Diversity at the center of Angel City’s 2024 NWSL roster

Becki Tweed can think of a lot of ways diversity helps a soccer team. It introduces different playing styles, highlights different skill sets and brings different ways of solving problems.

Then there are the Highland dance lessons, although they’re more of an added bonus that came with Angel City FC’s acquisition of Scottish attacker Claire Emslie two seasons ago.

“I walked out of my office the other day and the whole team is on the field and they’re doing Scottish traditional dancing,” said Tweed, the Angel City coach. “Claire taught them all a Scottish dance. They were having the best time.”

Whether that pays off in wins during the NWSL season, which Angel City opens at home Sunday against expansion side Bay FC, remains to be seen. But Tweed says it sure adds to the fun.

“You just take 10 seconds to look around and you think, ‘How do you end up in a room where you have so many stories?’” Tweed said. “There’s so many languages that people speak. You have people that have won things, people that have never played a professional minute. People that are doing school classes, people that have left their family halfway across the world.

“There’s not many jobs or places in the world where you can sit in a room and think, ‘How did we all end up together?’ That is what makes this team special.”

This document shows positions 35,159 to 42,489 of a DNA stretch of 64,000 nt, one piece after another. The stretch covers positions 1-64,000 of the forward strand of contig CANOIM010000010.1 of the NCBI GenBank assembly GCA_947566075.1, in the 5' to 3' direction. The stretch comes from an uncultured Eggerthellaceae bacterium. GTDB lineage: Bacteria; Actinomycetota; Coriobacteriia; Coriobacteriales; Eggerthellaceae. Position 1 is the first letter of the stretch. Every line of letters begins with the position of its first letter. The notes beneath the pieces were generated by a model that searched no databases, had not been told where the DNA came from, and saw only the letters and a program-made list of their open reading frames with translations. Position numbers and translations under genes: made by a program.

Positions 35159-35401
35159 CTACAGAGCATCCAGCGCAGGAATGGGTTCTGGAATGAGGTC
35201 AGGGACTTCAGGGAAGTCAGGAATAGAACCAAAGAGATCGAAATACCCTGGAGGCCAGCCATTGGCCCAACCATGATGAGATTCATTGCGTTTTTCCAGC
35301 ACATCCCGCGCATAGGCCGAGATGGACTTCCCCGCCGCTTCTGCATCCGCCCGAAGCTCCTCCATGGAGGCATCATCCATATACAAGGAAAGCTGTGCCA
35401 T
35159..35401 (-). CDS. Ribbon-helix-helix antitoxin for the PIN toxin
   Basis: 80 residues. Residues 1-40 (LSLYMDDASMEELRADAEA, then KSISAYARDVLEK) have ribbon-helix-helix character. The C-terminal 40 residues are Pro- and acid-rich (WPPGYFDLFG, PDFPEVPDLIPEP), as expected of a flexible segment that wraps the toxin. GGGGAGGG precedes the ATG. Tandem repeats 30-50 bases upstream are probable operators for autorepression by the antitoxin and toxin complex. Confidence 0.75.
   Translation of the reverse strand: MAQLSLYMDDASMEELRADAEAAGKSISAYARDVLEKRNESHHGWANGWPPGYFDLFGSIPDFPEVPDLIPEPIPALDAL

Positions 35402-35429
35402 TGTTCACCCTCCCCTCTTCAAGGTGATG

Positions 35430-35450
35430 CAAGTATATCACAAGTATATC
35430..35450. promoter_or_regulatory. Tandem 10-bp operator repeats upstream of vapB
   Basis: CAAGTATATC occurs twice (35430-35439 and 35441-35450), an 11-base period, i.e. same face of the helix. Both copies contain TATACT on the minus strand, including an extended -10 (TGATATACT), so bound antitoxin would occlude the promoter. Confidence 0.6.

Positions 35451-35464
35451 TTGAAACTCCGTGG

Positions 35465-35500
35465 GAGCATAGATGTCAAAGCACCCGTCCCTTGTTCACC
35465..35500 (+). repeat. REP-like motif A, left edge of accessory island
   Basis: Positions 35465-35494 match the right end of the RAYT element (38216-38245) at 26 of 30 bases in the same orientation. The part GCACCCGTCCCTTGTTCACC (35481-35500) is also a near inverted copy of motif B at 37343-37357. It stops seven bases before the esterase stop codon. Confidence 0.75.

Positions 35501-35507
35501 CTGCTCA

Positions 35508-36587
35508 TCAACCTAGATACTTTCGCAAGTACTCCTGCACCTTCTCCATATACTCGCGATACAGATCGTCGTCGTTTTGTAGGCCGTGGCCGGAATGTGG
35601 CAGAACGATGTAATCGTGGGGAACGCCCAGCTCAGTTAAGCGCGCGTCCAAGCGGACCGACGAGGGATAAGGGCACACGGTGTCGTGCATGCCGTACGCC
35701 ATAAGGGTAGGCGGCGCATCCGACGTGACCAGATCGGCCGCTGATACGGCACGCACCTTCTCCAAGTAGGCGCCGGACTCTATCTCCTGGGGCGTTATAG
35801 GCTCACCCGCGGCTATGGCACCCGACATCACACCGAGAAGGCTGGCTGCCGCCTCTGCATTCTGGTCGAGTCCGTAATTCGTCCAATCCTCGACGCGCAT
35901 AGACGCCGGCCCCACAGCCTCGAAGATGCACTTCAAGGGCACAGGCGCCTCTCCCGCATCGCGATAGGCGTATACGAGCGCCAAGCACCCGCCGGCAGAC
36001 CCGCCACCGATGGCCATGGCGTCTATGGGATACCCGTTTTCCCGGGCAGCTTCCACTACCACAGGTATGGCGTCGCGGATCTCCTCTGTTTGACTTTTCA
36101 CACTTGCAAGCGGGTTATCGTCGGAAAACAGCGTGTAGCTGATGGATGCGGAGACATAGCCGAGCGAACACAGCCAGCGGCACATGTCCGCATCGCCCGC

Angel City is certainly unique since its 26-player roster is among the most diverse in the league, boasting players from 10 countries. It also has four teenagers, including 16-year-olds Casey Phair and Kennedy Fuller, and five players who are more than twice that age. There are nine World Cup veterans but also four women who have yet to play in a professional game.

“I believe in the power of diversity. And it’s definitely reflected in how we’re roster building,” general manager Angela Hucles Mangano said. “That’s not just racial or ethnic diversity. It’s age. It’s experience.”

It’s also exactly what her coach asked for.

Portland Thorns player Rocky Rodriguez passes to a teammate during a game.

Former Portland Thorns midfielder Rocky Rodriguez is among the new players on the Angel City FC roster this season.

(Amanda Loman / Associated Press)

Tweed took over a team that was 2-6-3 halfway into last season and lost just once the rest of the way, taking Angel City to the playoffs for the first time. But that roster was put together by former coach Freya Coombe. So Tweed and Hucles Mangano looked at the offseason as a reconstruction project.

Six players whose contracts expired were not re-signed, among them midfielders Savannah McCaskill and Dani Weatherholt, who rank 1-2 in appearances in Angel City’s short history. Among those brought in were Costa Rican international Rocky Rodriguez; teenagers Gisele Thompson, Phair and Fuller; and forward Messiah Bright, a finalist for NWSL rookie of the year honors last season in Orlando.

The result was a roster that better matched Tweed’s playing style and preferences.

“Aligning with a head coach is very important,” Hucles Mangano said. “What are the positional profiles? What type of players will she want? So we now are able to look at our roster going into this season very aligned.”

Gisele Thompson smiles and raises her arm as she shows off her new Angel City FC jersey after signing with the. team